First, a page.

eLife and the nature of Open Access in the Life Sciences

- 2 mins

The last decade has seen a huge boom in terms of open access journals, with innumerable debates on controlling the quality of publications in the open-access model. (Jeffrey Beall’s list of predatory open-access journals was mysteriously taken down earlier this year.) Especially in the life sciences, from the BioMed Central Journals introduced in the 2000s, the Public Library of Science Journals gaining popularity after 2006, the open access debate has eventually led to the big players like Nature and Science to start their open access journals, Scientific Reports (2011) and Science Advances (2014).

I want to explore the impact of a recent player in the open access game, eLife. Started with support from the Howard Huges Medical Institute, Max-Plank Institutes and the Wellcome Trust, this journal was started in 2012. The current editor-in-chief is Nobel Laureate Randy Schekman from the University of California at Berkeley. With a focus on rethinking the peer-review system, eLife claims to have created a system where the reviewers of a journal have a platform to discuss their perspectives of the the manuscript, and provide the editor with a single coherent set of feedback. The goal is to minimize conflicting reviews from the journal in the hope of streamlining the publication experience for authors by providing constructive and coherent reviews.

Aims and Scope

From the website,

eLife publishes outstanding research in the life sciences and biomedicine, from the most fundamental and theoretical work, through to translational, applied, and clinical research.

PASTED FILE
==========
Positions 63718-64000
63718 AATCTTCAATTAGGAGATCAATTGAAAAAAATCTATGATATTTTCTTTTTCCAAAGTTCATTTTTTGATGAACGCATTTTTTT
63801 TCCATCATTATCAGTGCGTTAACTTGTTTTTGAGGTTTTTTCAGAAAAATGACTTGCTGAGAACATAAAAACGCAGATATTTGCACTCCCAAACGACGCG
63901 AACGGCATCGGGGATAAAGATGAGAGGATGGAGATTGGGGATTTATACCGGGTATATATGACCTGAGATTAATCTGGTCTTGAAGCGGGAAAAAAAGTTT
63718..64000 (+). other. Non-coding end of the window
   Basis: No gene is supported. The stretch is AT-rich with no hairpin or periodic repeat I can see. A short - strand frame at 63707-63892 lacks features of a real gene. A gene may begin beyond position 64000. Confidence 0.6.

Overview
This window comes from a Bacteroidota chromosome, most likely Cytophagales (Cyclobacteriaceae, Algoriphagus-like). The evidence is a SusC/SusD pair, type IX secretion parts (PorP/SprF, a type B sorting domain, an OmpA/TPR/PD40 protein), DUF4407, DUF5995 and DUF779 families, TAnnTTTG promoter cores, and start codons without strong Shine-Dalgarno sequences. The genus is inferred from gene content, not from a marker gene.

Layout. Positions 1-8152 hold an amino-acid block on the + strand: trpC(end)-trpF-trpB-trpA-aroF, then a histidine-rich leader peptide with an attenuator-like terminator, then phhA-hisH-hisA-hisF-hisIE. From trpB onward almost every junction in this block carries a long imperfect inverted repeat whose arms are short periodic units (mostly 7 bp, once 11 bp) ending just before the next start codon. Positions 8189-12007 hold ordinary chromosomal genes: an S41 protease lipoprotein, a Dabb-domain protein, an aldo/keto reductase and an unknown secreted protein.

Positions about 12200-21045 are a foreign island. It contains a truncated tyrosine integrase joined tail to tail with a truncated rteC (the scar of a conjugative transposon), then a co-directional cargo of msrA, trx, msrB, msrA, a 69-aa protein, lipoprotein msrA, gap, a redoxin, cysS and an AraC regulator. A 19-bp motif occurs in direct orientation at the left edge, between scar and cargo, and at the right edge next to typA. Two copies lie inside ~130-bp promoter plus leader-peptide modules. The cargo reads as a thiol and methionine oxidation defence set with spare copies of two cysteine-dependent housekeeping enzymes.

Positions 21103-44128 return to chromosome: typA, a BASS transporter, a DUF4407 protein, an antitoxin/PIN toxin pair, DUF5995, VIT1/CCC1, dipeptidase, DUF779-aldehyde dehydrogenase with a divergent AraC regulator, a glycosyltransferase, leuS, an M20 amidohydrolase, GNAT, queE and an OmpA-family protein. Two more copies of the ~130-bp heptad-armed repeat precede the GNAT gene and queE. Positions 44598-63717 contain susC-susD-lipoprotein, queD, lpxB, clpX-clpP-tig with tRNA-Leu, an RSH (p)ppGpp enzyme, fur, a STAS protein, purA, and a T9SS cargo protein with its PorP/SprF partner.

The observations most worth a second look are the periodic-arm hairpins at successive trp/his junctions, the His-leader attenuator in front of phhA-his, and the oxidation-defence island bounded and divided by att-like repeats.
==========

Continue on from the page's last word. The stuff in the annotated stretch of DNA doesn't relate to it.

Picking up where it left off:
In accordance with this claim, the journal accepts publications in the following areas:

Biochemistry, Biophysics & Structural Biology, Cancer Biology, Cell Biology, Computational & Systems Biology, Developmental Biology and Stem Cells, Ecology, Epidemiology & Global Health, Genes & Chromosomes, Genomics & Evolutionary Biology, Human Biology and Medicine, Immunology, Microbiology and Infectious Disease, Neuroscience, Plant Biology

The reported an impact factor of 8.3 in 2015, but states on its website that it does not promote its impact factor. Many parts of the website focus on the new peer-review process, with a general emphasis on publishing faster with fewer hassles with the peer review process. Moreover, browsing the News section, it was interesting to note the journal’s continuing efforts to improve transparency in publishing, reproducibility of research, and a focus on quality of publications. Some of these include:

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